Efficacy and tolerability of multidrug therapy for hypertriglyceridemia

Document Type





Background: Although there is clinical evidence for the safety and efficacy of single-drug therapy and some two-drug combinations for the treatment of hypertriglyceridemia, information is limited on the use of more than 2 drugs.
Objective: We evaluated the efficacy and safety of multidrug regimens (≥3 agents) in the management of hypertriglyceridemia.
Methods: The study included 40 individuals in an academic lipid referral clinic with mean follow-up of 1.98 years and an average use of 3.5 medications.
Results: During the study, mean body mass index decreased significantly (P=.0127), from 29.2kg/m(2) to 28.7kg/m(2), and mean hemoglobin A1C showed a trend towards decreasing (P=.06), from 7.9% to 7.2% in patients with diabetes (n=17). All lipid parameters decreased significantly: total cholesterol level decreased significantly from (mean±SD) 334.3±282.9mg/dL to 183.8±54.8mg/dL (P=.001, mean reduction of 45%), mean (± SD) triglyceride level decreased significantly from 1900.9±4576.8mg/dL to 300.7±372.2mg/dL (P=.02), median (range) triglyceride level decreased from 599 (242-28,550) mg/dL to 301 (40-1960) mg/dL (P < .001, mean reduction of 50%), and mean (± SD) non-high-density lipoprotein cholesterol decreased significantly from 189.9±131.6mg/dL to 138.4±49.1mg/dL (P=.014, mean reduction of 27%). There were no serious adverse effects (rhabdomyolysis or increased liver function tests >3 times upper limit of normal).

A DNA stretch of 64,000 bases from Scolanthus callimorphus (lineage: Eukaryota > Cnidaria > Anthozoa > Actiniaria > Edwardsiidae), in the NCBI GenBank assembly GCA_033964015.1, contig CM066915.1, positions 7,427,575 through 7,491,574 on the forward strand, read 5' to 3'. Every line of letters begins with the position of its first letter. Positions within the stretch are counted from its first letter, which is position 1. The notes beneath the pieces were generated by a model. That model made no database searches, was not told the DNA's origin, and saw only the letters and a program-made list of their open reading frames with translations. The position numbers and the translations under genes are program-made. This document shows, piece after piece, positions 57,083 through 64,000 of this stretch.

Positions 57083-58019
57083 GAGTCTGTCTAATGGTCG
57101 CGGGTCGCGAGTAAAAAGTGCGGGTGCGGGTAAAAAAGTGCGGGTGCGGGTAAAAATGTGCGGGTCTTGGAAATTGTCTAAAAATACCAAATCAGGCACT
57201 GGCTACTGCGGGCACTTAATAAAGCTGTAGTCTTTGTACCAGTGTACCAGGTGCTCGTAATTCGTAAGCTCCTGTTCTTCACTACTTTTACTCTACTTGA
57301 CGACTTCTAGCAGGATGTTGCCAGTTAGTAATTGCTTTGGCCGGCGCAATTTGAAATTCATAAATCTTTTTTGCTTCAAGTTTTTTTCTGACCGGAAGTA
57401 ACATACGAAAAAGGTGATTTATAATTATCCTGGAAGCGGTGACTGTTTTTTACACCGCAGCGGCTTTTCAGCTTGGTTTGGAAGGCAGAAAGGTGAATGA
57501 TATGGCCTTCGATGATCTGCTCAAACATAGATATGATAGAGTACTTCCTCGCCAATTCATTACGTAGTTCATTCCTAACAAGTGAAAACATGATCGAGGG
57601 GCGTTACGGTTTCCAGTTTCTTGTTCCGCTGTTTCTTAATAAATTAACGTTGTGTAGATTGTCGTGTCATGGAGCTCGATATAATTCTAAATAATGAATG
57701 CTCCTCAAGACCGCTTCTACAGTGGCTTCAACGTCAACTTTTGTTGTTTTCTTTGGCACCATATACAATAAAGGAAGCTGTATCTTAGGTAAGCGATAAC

Conclusion: In a 2-year follow-up of 40 individuals on multidrug therapy (average of 3.5 drugs) for severe hypertriglyceridemia, combination therapy was efficacious and well tolerated.


This work was published before the author joined Aga Khan University.

Publication ( Name of Journal)

Journal of Clinical Lipidology